Welcome to Mali

Bamako airport (Photo by @glennagordon for everydayafrica.tumblr.com)

Bamako airport (Photo by Glenna Gordon for everydayafrica.tumblr.com)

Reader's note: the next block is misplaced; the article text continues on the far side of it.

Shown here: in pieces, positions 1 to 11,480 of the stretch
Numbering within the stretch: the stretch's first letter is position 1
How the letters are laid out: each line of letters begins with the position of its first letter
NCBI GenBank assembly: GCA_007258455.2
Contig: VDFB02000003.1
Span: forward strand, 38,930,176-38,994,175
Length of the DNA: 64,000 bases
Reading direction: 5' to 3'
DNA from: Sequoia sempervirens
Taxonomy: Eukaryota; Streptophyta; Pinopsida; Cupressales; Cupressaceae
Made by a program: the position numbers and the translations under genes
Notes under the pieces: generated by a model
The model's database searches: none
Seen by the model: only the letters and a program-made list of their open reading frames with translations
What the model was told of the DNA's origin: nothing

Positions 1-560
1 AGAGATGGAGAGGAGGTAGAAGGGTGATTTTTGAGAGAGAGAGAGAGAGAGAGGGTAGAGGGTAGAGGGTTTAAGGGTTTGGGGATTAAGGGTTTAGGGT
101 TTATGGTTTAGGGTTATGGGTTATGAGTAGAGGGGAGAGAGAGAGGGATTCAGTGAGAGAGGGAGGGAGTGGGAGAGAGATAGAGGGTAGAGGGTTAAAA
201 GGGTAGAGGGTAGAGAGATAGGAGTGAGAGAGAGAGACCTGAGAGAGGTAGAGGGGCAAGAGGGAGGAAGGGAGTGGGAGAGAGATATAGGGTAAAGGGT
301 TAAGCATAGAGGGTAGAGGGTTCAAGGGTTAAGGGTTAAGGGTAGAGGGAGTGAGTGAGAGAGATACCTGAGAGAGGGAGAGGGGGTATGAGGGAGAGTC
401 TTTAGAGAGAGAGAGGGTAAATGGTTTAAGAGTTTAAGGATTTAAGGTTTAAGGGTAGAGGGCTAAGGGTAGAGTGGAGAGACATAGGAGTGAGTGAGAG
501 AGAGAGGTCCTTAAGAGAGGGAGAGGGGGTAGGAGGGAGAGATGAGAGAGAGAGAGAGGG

Bamako doesn’t feel like the capital of a country at war. True, people are stressed, and the pace of life might have slowed. The city’s building frenzy has subsided. Ça va pas, but things are calm, even if late in March, far from cool. In the distant North, a fifth French soldier died over the weekend, and my tantie, a venerable hajja, cried for him. While the government here expresses its gratitude for French sacrifices — and its citizens their shame at having others fight for them — it refuses to say how many of its own soldiers have died in the most recent fighting, which is led mostly by French and Chadian troops. The press here gives the impression that the army’s battles remain first and foremost political and inwardly directed. Meanwhile, more than two months after French helicopters attacked jihadi Salafist fighters on the road to Sevare, more than one war is being fought in the distant Malian Sahara.  Continue reading